The author with her Yamaha FJR1300.
The author with her Yamaha FJR1300.

The area caters to tourists, and there are various campgrounds and motels available. Dinner underground at La Kiva is interesting, the site photogenic. Los Paisanos is a restaurant favored by the locals for its excellent Mexican food in a small, modest structure. Try the green chili chicken enchiladas, served flat with eggs on top.

The weather was perfect, except for the one hail-studded thunderstorm. We were finishing dinner at the filling station/ quick-stop/café a few miles from the motel when we realized the rumbling sound was not Harleys. We decided to make a run for it, and the bottom fell out of the sky within the first half-mile. The hail was small but it still stung, the rain was heavy, and the lightning much too close as we hurried back across the long rock and gravel road. The doors to our motel rooms opened onto a narrow covered walkway, a walkway now packed with motorcycles and riders enjoying the storm from their dry lounge chairs. Lew found an opening and nosed his bike right up to the wall; the crowd of riders cheered over the cracks of thunder and bullets of hail on the tin roof. Because of that gravel thing, I was tentative about sandwiching my bike between the many other (dry) ones; I stopped to consider my dilemma under the ledge of the walkway and got a good dousing. With several extra gallons of water down my neck and loud encouragement from the other riders, I slipped my bike into a crevice without dropping it. As we peeled off wet gear, our 15 new best friends included us in their banter.

My strongest impression of Big Bend National Park is BIG. The park covers 802,541 acres; the Rio Grande runs 118 miles along the park boundary and Mexico border, cutting three sets of dramatic canyons. Within its enormous bulk there are well-maintained, paved roads, plus a generous number of routes outfitted in rock and gravel for dual-sport bikes. You can pick up a booklet at the Park Visitor Center that describes and maps the roads. Throughout the area is a cornucopia of nature with ecosystems that change with a twist in the road—the river with its canyons and flood plains; the Chihuahuan Desert where it can be 115 degrees midday in the summer; and the Chisos Mountains, reaching to 7,825 feet to create a green island in the sea of desert. Trails you can hike in your motorcycle boots include the Santa Elena Canyon and the Window View at Chisos Basin.

Route map
Map by Bill Tipton/Compartmaps.com

All of this beauty remains incredibly undeveloped, though not for a lack of trying on the part of man. There are scattered shells of adobe buildings and more modern structures slowly returning to dust. A recent attempt to tame this vastness is the 25,000-acre private development that includes the old town of Lajitas. Lajitas sits 21 miles west of BBNP and is billed as “the ultimate hideout” with its own airport, golf course, equestrian center, tennis courts, spa and high-end shopping—a place to get away from it all in comfort, amidst the splendor of nature. But even when you’ve plopped down in the lap of luxury in the middle of a roughshod desert, you still need a beer-drinking goat, so stop by the Lajitas Trading Post and pop the top on a longneck for Clay Henry III and watch the goat guzzle.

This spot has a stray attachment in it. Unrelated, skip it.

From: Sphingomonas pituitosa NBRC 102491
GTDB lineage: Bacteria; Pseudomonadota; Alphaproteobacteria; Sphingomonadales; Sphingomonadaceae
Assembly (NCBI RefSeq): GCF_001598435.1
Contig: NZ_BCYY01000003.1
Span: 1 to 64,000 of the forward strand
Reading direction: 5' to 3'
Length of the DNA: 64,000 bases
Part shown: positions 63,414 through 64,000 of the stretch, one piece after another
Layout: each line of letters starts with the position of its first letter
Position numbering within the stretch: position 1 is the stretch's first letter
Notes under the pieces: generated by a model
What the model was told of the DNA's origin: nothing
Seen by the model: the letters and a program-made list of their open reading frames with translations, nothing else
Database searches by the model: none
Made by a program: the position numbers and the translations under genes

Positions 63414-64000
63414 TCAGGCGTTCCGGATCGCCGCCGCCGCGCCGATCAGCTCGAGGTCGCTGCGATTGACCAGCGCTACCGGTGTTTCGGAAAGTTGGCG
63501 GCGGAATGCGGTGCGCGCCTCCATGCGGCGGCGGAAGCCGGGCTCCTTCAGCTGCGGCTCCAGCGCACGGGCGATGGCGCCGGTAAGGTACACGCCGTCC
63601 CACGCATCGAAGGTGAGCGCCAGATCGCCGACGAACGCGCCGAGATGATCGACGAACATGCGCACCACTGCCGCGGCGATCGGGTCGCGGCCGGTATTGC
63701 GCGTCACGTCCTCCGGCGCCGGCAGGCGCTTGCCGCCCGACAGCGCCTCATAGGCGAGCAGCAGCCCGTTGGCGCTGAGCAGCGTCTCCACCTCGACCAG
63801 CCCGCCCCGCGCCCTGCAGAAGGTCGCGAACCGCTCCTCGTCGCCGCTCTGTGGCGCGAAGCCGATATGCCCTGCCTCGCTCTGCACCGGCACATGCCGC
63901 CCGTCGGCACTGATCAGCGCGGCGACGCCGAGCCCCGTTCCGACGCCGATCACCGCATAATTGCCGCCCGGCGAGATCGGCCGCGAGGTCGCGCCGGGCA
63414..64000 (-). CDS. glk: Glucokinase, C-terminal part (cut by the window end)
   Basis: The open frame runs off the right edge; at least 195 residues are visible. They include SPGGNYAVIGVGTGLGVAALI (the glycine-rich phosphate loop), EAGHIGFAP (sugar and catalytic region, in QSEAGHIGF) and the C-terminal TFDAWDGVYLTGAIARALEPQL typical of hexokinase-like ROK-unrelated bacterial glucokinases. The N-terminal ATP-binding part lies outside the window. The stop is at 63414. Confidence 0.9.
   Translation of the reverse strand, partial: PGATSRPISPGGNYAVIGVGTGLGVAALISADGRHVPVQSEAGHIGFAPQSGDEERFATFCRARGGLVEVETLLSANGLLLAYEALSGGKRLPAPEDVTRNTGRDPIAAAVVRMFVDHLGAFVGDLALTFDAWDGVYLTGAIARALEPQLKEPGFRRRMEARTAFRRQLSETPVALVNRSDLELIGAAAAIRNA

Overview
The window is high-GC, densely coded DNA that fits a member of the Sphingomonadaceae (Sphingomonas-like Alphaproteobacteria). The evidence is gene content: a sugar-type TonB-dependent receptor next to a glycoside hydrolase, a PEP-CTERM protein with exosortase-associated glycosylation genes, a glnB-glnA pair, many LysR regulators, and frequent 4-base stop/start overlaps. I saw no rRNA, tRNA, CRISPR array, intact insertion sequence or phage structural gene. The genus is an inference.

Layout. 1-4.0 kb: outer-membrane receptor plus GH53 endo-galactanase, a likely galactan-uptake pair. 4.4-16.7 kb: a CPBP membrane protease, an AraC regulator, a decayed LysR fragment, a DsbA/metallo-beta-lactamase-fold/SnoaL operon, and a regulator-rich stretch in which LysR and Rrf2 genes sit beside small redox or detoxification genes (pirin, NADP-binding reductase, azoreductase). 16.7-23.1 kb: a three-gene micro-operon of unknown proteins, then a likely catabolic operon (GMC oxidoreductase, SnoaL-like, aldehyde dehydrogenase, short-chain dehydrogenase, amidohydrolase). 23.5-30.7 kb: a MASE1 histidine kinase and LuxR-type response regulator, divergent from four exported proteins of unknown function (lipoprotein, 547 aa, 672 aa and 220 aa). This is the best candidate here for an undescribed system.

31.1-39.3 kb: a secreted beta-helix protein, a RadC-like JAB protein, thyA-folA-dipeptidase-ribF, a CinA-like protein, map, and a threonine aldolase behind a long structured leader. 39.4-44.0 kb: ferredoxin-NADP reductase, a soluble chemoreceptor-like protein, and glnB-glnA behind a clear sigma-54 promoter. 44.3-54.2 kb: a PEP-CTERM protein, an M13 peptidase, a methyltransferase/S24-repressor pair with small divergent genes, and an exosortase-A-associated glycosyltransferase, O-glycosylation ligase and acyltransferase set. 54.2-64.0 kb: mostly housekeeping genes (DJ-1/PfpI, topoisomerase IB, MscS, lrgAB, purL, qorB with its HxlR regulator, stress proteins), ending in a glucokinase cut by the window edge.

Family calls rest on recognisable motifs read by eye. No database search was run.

Near Terlingua is a ghost town of crumbly adobe buildings that have been reclaimed by two-legged desert rats—some artists, some dropouts—free spirits all. “The Porch” is the gathering place—to drink a beer, pick a guitar, discuss politics, watch the sunset or the moonrise.

On Day 5 we packed up and traveled north on Highway 118 for a breakfast stop in Fort Davis at the drugstore, downstairs in the Old Texas Inn. Then it was time to head home. There’s something contagious and magical about the vastness of Big Bend that spurs the need to return to ride, hike and breathe, though, and there’s always the chance for a photo op with a camel or beer-drinking goat.

P.S. In spite of me, Lew and Eleanor enjoyed their honeymoon and got married the next week.

Info Sources

Big Bend National Park, P.O. Box 129, Big Bend National Park, Texas 79834; (432) 477-2251; www.nps.gov/bibe

Chisos Mining Company Motel, Terlingua, Texas; (432) 371-2254; cmcm.cc

Fort Davis, Fort Davis Chamber of Commerce, P.O. Box 378, Fort Davis, Texas 79734; (800) 524-3015; www.fortdavis.com

Ghost Town, Terlingua, 100 Ivey Street, P.O. Box 362, Terlingua, Texas 79852; www.historic-terlingua.com

Lajitas, The Ultimate Hideout, HC 70, Box 400, Lajitas, Texas 79852; (432) 424-5000; www.lajitas.com

Los Paisanos Mexican Restaurant, (432) 371-2101

McDonald Observatory, Fort Davis, Texas; (877) 984-7827; http://mcdonaldobservatory.org

[From the November 2008 issue of Rider]